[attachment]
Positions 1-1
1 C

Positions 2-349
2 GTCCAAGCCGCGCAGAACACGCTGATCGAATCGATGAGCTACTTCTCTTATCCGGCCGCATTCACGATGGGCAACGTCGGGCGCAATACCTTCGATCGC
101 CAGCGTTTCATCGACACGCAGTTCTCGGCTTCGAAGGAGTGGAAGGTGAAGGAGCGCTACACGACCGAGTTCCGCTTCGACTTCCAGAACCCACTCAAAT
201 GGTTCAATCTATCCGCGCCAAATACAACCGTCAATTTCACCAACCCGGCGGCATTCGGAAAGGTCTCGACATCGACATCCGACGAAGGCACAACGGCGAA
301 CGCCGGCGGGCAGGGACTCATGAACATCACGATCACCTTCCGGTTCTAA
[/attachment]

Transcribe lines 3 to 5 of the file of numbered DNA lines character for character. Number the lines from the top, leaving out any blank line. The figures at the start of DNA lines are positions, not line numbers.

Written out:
Positions 2-349
2 GTCCAAGCCGCGCAGAACACGCTGATCGAATCGATGAGCTACTTCTCTTATCCGGCCGCATTCACGATGGGCAACGTCGGGCGCAATACCTTCGATCGC
101 CAGCGTTTCATCGACACGCAGTTCTCGGCTTCGAAGGAGTGGAAGGTGAAGGAGCGCTACACGACCGAGTTCCGCTTCGACTTCCAGAACCCACTCAAAT